The process of separating the audio bandwidth in two, with a separate amplifier for low and high frequencies.
A microphone that is sensitive to front- and rear-originating sounds, and relatively insensitive to side-originating sounds. Also called a Figure-8 microphone, after the shape of its polar pattern.
An electrical signal of relatively high frequency applied to magnetic tape during the recording process, along with the audio signal, to linearize the transfer characteristic of magnetic recording tape. The bias frequency is generally in the range of 70 to 120 kHz (HF bias).
An audio frequency signal that may be created if two slightly different bias frequencies are combined. The audio frequency is the arithmetic difference between the bias frequencies.
The frequency of the applied bias signal. Generally, about 150,000 to 180,000 Hz.
A fixed frequency oscillator built into the tape recorder to supply the bias current.
Low-pass filter in tape replay circuit designed to attenuate any high frequency bias present, thus preventing it from overloading the record or playback amplifiers in a tape recorder.
A type of symmetrical variable area sound track recognizable by the fact that in the print the central axis and surrounding modulated area are transparent, whereas as in the duplex type they are opaque.
A type of sound recording and reproduction. Two microphones, each representing one ear and spaced about 6 in. apart, are used to pick up the sound energy to be recorded on separate tape channels. Playback is accomplished through a two channel amplifier (or separate amplifiers) or through special headphones wired for binaural listening.
A recording technique using two omnidirectional microphones; one each on either side of an acoustic baffle designed to simulate the characteristics of a listener's head. For optimum results, the recording must be monitored over headphones.
The medium in which magnetic particles are suspended to form the oxide coating in magnetic recording tape.
Contraction of the words "binary digit" (a 1 or a 0). A number of bits assembled together is called a "byte".
The input impedance of a transducer when its output is connected to a load of infinite impedance.
Resistance of an audio-frequency transducer when its moving elements are restrained so that they cannot move.
Any two microphones, arranged for a stereophonic pickup, according to the methods developed by Alan Dower Blumlein c. 1930.
A mobile carrier for a microphone which includes a movable arm from which the microphone is suspended.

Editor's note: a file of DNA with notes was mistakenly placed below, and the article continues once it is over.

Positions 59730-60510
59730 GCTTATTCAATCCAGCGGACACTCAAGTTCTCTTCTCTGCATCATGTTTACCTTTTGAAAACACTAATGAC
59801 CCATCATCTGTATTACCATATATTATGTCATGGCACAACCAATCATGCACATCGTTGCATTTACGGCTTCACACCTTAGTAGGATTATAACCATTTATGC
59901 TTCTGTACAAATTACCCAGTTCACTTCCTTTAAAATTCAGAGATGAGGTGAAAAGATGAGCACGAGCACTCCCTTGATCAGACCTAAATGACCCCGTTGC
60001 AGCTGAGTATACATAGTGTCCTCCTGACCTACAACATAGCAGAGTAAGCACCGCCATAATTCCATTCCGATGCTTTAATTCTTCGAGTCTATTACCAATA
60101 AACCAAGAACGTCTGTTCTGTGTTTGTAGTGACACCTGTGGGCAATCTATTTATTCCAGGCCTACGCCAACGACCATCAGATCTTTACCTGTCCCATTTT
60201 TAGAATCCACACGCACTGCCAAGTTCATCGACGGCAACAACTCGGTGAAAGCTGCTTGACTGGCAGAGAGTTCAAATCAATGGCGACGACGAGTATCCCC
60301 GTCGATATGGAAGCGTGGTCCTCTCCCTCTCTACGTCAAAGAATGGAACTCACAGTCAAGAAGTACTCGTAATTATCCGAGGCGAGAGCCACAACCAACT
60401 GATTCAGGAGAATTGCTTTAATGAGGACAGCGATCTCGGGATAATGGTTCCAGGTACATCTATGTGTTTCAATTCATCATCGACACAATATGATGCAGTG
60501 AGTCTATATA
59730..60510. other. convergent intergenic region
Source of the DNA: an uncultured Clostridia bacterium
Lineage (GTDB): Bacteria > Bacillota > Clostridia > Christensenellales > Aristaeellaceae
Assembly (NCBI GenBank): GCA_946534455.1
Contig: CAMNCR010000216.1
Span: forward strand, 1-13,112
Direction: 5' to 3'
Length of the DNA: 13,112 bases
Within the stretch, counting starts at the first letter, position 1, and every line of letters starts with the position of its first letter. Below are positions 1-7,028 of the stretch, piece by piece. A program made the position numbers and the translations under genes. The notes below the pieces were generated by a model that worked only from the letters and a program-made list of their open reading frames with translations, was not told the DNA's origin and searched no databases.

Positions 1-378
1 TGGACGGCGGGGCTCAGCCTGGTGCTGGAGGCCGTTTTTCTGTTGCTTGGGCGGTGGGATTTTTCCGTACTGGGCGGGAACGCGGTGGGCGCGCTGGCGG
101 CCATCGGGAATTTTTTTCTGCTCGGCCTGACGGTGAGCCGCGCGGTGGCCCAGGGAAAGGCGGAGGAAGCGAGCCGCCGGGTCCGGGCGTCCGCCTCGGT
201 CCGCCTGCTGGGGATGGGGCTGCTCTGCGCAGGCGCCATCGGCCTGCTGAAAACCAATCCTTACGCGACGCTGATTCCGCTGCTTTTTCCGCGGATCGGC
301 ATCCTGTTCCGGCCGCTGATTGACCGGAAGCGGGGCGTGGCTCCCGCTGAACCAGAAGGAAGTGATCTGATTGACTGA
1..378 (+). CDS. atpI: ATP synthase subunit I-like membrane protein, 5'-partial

The technique of transferring several previously recorded tracks to a single unused track on the same tape. The previously recorded tracks may then be erased and re-used.
Enter answer hereA jack arranged to break the normal circuit when a plug is inserted.
An audible rising and falling of background noise that may become objectionable when using a compressor. Also called pumping.
Enter answer here-- The pattern formed by the spread of reflections from a modulated groove when a parallel beam of light is caused to fall normal to, the surface of one or the other wall, and when the groove is viewed from the direction of the light source. It is used as a measure of the maximum modulation of either wall of the groove in the calibration of the performance of recorders, and for the measurement of levels on test records.
A device which magnetically aligns all of the iron oxide molecules on a magnetic tape or film, thus eliminating any "sound" on them. A strong electro-magnet, used to erase an entire reel of tape at once. A degausser.
Colloquial term for making an interim reduction of, say, 4 tracks to 2 to make room for more material on a multitrack tape (also called "jump").
The portion of the cutting stylus directly behind the cutting edge which smoothes the groove.
Proprietary noise reduction system.
A common signal line, or junction, at which the outputs of several signal paths may be combined.
Common earth or other contact wire.
A multi-position switch, which permits a signal path to be routed to one or more buses.
Type of multitrack head with a flared guard band to give improved crosstalk performance.